For those who are not familiar with Richard Lennan he is a priest of the Diocese of Maitland-Newcastle who holds a doctorate from the University of Innsbruck (Austria). He is currently professor of systematic theology in the School of Theology and Ministry at Boston College. In his most recent publication ‘Tilling the Church-Theology for an Unfinished Project’, he shows how the ecclesial community looks toward the fullness of God’s reign but lives within the flux of history, the site of its relationship to the trinitarian God. In this way, God’s grace “tills” the church, constantly refreshing the tradition of faith and prompting the discipleship that embodies the gospel. Tilling the Church explores the possibilities for a more faithful, just, and creative church, one responsive to the movement of grace. Fruitful engagement with grace requires the church’s conversion, the ongoing formation of a community whose words and actions reflect the hope that grace engenders.
Having completed the book during Pentecost 2021 Richard believes that this is a time when we focus on the Holy Spirit as a source of grace and are reminded of its transformative role in the life of the church that it will always remain an unfinished project with a constant need of change.
The following quotes are from the introduction of the book and are an invitation to dive deep into how we are called to acknowledge the past, recognise the present and look forward with fresh eyes.
“The book employs “tilling the church” as a shorthand formula for all that contributes to the church’s authenticity and serves its growth. Faithful tilling, which can take shape as innovation, reform, or support for existing expressions of the church’s life, serves the future of the ecclesial community. Preeminent in the process of tilling are the elements that further conversion: learning from both earlier accomplishments and past failures; nourishing present signs of life; and embracing openness to the possibilities likely to emerge in the unknowable future. These actions all express a response to God’s call. All are likewise integral to the discipleship that embodies the church’s faithfulness in its engagement with the wider world. The elements of conversion make plain that growth for the church implies something other than gaining more members or attracting the acclaim of the wider world.”
“Only through the church’s conversion is it possible for grace to permeate and flavour every aspect of ecclesial life, all forms of the church’s relationship with God, other people, and the whole of God’s creation. Until the fulfillment of God’s reign, then, “tilling the church” remains a critical task, a means to unsettle complacency and break open the potential for growth.”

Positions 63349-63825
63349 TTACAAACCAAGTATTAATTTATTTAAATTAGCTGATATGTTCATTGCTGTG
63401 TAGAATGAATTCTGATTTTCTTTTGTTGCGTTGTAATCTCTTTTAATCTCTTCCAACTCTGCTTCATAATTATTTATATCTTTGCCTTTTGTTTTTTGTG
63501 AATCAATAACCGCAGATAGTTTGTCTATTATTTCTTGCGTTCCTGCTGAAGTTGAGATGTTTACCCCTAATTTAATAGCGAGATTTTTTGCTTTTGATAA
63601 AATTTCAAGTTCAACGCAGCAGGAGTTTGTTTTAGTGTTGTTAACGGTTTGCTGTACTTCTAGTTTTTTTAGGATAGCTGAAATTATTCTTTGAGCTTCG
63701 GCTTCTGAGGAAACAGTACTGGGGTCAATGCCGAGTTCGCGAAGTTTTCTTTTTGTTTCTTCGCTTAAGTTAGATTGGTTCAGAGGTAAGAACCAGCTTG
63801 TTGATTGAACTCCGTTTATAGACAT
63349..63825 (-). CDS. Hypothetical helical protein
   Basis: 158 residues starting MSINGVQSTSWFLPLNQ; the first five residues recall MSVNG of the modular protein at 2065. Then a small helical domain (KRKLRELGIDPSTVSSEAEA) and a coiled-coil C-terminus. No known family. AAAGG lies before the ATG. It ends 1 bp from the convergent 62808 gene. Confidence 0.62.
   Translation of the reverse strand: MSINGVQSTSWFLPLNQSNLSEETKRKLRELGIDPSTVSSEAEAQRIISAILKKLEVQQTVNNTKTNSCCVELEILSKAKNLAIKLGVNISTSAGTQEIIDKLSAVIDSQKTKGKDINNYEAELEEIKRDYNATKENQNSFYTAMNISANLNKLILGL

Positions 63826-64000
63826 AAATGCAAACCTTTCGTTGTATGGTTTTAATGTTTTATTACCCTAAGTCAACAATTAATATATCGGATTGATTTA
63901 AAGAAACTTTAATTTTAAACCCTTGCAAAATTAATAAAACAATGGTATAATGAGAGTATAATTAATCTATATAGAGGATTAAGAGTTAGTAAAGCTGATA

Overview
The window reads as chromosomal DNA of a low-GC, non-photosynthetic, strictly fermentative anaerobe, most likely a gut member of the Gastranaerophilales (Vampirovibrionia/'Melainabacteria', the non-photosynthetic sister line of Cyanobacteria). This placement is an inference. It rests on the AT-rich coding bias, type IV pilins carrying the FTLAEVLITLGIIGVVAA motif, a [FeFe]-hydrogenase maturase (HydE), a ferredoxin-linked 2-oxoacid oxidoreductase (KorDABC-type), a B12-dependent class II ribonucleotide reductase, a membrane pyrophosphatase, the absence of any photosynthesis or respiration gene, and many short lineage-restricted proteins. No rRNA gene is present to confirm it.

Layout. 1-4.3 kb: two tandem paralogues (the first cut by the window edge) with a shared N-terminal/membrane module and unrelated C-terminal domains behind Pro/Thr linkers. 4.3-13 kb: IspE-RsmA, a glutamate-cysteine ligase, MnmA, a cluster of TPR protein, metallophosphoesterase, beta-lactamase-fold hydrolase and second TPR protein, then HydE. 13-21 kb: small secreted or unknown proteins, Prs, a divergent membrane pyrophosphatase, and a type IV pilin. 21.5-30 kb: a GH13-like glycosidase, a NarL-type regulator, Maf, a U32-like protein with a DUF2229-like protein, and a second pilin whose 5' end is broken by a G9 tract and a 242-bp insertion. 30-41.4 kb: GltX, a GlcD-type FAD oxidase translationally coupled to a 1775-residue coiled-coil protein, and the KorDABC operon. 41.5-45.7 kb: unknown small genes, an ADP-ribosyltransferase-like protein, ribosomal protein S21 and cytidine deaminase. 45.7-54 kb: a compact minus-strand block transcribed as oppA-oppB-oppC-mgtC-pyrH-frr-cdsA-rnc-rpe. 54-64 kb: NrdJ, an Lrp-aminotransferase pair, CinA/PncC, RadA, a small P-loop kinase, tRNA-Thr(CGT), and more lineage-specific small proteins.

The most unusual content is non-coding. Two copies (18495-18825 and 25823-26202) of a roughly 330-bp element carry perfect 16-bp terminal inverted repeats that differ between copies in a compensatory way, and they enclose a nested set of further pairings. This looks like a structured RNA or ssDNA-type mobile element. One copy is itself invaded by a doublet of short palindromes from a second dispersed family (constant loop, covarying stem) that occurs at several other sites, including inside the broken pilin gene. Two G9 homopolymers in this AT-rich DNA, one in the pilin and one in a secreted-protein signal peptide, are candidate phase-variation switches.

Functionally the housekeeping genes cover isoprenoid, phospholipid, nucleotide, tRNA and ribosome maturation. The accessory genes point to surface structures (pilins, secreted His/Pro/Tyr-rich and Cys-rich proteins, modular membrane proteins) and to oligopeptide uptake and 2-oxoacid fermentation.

“As fruitful as the image of tilling the seed of God’s kingdom might be, the appropriation to the church of language proper to an agricultural process is not without its dangers, especially if it spirals downwards into a morass of increasingly awkward metaphors related to farming. Alert to that possibility—and anxious to avoid it—this volume employs “tilling” principally as a synonym for the panoply of grace-inspired actions that further the health of the church. Nowhere in its pages, then, will the book suggest that the ecclesial community designate a specific group of its members as “tillers,” nor will it nominate a class of ecclesial activities that are expressly classifiable as “tilling.” Rather, the book proposes that grace, which permeates the church and the wider world, works for the health of the community’s life and witness through a myriad of agents and means, including those bearing no explicitly religious label. In a way that parallels the embrace of integral ecology by Laudato Si’, the book considers “health” for the church as requiring attention to more than any single feature of ecclesial life.”
“To reflect the trinitarian God who sustains it, ecclesial health requires that all aspects of the church’s life exhibit the perichoresis, the dance-like connections and interrelationships characteristic of the Trinity. The church’s mission in the world and the internal ordering of the ecclesial community, then, must interweave and nurture each other in vibrant and creative ways that are responsive to grace.”
“The grace that animates the church is not a relic of the past, nor a vague memory, but fuel for the imagination of the ecclesial community in every age.”
“As the book develops “tilling” as its primary frame for reflecting on the ecclesial community and clarifying its mission, the relationship between grace and humanity will be its lodestar. The specifics of ecclesial life in every setting—past, present, and future—reflect the particular interweaving of grace and humanity that gives the church its unique identity.”
Father Richard will be holding several workshops and presentations which we encourage you to attend.
The publication Tilling the Church- Theology for an Unfinished Project can be purchased at the following events.
Tuesday 15 August- Diocesan Workshop- “The Church: Foundations, Challenges and Possibilities”
Maitland Gaol- 9.30am-3.00pm
Wednesday 16 August- Cathedral Lecture “Shaping the Church’s Future: The Grace of Creative Faithfulness” -6.00-7.30pm, followed by a light supper in the Toohey Room
Friday 18 August- Diocesan Workshop- “The Church: Foundations, Challenges and Possibilities”
Holy Name of Jesus Parish- Forster - 9.30am-3.00pm
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